Monday, May 13, 2019

Me, Mum and Dusty Springfield – short and bitter-sweet story of growing up in the shadow of a pop legend (Grand Opera House until Saturday 18 May)

Outside the dressing room, Tom Jones, Cher and Chris de bloody Burgh are playing tributes to the recently-departed Dusty Springfield. Daughter Mary (Tara Lynne O’Neill) is getting ready to go out and close the evening with one of her mother’s best-known numbers. As she puts on her make-up, we hear her look back at her relationship with her single-parent, alcoholic mum, brought up in pubs and clubs as much as school.

A large full-height gilded mirror dominates the back of the black and white tiled set, giving the Baby Grand stage an unexpected feeling of depth and allowing O’Neill to turn her back on the audience and continue to get ready for her well-urned finale as we gaze and wonder how far the apple fell from the tree (quite far, it seems) and whether she’ll go on to repeat her mother’s, or her idol’s, mistakes.
“Left alone with just a memory / Life seems dead and so unreal”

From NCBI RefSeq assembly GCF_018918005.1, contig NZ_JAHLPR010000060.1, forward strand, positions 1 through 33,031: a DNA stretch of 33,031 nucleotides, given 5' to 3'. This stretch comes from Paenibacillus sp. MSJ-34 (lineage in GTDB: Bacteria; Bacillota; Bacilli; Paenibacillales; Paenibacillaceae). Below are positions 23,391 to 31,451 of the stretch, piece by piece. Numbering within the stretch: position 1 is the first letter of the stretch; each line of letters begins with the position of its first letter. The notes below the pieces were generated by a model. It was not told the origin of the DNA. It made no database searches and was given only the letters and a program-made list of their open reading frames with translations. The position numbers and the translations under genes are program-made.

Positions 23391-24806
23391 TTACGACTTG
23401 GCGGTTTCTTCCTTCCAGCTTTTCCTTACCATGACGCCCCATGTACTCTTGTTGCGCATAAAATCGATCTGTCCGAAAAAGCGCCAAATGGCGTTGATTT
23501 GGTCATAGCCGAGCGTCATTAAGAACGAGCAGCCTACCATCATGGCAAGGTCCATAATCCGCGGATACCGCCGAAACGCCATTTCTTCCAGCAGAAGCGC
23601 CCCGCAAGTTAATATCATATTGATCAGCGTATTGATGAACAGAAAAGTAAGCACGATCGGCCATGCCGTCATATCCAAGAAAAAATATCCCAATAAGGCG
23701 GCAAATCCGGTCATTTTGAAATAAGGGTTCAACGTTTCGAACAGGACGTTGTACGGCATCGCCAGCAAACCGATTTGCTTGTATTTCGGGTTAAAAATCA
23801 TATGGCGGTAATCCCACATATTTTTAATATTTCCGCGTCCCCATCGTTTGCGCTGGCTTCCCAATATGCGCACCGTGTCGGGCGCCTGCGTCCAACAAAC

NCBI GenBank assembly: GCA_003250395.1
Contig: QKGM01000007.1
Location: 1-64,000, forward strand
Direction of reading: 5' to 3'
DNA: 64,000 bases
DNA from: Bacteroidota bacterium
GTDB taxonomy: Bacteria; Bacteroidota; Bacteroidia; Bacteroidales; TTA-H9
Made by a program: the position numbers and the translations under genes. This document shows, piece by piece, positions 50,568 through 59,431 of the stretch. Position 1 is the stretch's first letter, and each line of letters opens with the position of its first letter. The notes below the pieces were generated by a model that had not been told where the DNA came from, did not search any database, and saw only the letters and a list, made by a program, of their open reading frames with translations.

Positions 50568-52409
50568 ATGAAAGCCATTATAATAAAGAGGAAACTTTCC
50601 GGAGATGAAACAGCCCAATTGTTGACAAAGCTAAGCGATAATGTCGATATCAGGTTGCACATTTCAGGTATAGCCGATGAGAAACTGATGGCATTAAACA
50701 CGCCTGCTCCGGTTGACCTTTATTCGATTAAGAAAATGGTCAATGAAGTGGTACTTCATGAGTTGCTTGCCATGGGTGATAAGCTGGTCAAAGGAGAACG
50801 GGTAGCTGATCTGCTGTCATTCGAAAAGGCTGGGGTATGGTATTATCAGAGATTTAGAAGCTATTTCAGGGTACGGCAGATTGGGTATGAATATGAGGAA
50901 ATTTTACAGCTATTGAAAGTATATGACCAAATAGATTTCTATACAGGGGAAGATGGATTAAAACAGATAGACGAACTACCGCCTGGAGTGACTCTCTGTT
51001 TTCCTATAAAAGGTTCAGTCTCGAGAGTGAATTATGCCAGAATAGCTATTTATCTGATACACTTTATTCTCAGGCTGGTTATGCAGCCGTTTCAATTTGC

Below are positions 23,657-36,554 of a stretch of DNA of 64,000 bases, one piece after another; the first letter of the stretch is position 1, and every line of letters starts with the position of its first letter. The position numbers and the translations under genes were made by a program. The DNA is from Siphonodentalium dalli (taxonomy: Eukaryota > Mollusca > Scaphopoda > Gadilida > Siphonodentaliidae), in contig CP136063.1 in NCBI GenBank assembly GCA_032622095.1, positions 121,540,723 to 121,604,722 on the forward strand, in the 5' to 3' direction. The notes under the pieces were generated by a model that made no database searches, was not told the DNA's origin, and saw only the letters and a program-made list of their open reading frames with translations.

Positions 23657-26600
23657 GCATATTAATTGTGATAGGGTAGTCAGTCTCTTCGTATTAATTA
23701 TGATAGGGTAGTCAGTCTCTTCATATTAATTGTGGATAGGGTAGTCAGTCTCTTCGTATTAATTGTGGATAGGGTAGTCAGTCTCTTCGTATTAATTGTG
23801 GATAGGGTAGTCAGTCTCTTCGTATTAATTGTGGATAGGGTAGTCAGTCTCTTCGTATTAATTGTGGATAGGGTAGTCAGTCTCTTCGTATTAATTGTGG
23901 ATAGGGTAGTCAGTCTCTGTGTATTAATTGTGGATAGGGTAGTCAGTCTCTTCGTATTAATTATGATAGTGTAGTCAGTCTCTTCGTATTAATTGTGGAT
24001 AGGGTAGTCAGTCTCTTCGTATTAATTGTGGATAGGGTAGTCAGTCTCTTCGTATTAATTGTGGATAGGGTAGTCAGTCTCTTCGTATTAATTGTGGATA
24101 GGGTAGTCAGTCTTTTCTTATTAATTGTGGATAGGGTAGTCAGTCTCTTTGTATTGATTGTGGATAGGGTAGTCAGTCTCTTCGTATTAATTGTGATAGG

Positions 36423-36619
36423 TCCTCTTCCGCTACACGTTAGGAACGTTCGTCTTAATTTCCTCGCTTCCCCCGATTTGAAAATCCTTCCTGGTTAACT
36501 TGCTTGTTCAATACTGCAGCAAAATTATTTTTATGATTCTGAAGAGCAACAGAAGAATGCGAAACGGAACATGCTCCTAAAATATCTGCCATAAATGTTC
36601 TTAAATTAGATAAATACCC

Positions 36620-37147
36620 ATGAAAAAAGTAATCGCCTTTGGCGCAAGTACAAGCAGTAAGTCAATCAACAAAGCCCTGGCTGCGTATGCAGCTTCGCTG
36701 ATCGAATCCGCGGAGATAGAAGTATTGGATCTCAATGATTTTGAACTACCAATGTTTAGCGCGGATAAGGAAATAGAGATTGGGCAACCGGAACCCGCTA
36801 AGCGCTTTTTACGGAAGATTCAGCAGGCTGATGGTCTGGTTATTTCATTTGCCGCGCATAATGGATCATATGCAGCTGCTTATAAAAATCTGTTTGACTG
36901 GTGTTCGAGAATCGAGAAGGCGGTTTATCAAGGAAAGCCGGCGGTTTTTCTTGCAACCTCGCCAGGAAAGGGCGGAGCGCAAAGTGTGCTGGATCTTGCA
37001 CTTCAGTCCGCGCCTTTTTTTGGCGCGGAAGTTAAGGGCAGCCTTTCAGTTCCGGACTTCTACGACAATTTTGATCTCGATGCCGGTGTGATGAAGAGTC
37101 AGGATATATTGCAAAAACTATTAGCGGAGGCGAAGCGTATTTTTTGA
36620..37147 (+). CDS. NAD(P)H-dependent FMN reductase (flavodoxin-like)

While Me, Mum and Dusty Springfield isn’t jam-packed with Dusty Springfield singles, Stephanie Ridings’ script is full of humour (song lyrics rarely make for good advice at pivotal moments in life) and the melancholic unpacking of a claustrophobic mother-daughter relationship full of neglect, booze, one-night stands, big hair, giant rollers, impersonator jealousy, and heaps of empathy.

Julie Maxwell directs the 50-minute one-woman show with gentle confidence, never rushing scenes, and giving O’Neill space to tell the well-crafted story with its unforced parallels, never resorting to comic-acting or face-pulling to earn its laughs. The final, almost-inevitable rendition of You Don't Have To Say You Love Me is surprisingly tender rather than heartstring-tugging, maybe reflecting Mary’s relief that her Mum is finally trapped in an urn on the dressing room table, out of harm’s way, and no longer able to mess up her life.

Short and bitter-sweet, Me, Mum and Dusty Springfield demonstrates Tara Lynne O’Neill’s serious side and tells a single story well without needless complication and fuss. The show continues in the Baby Grand until Saturday 18 May.

Photo credit: Tara Lynne O'Neill

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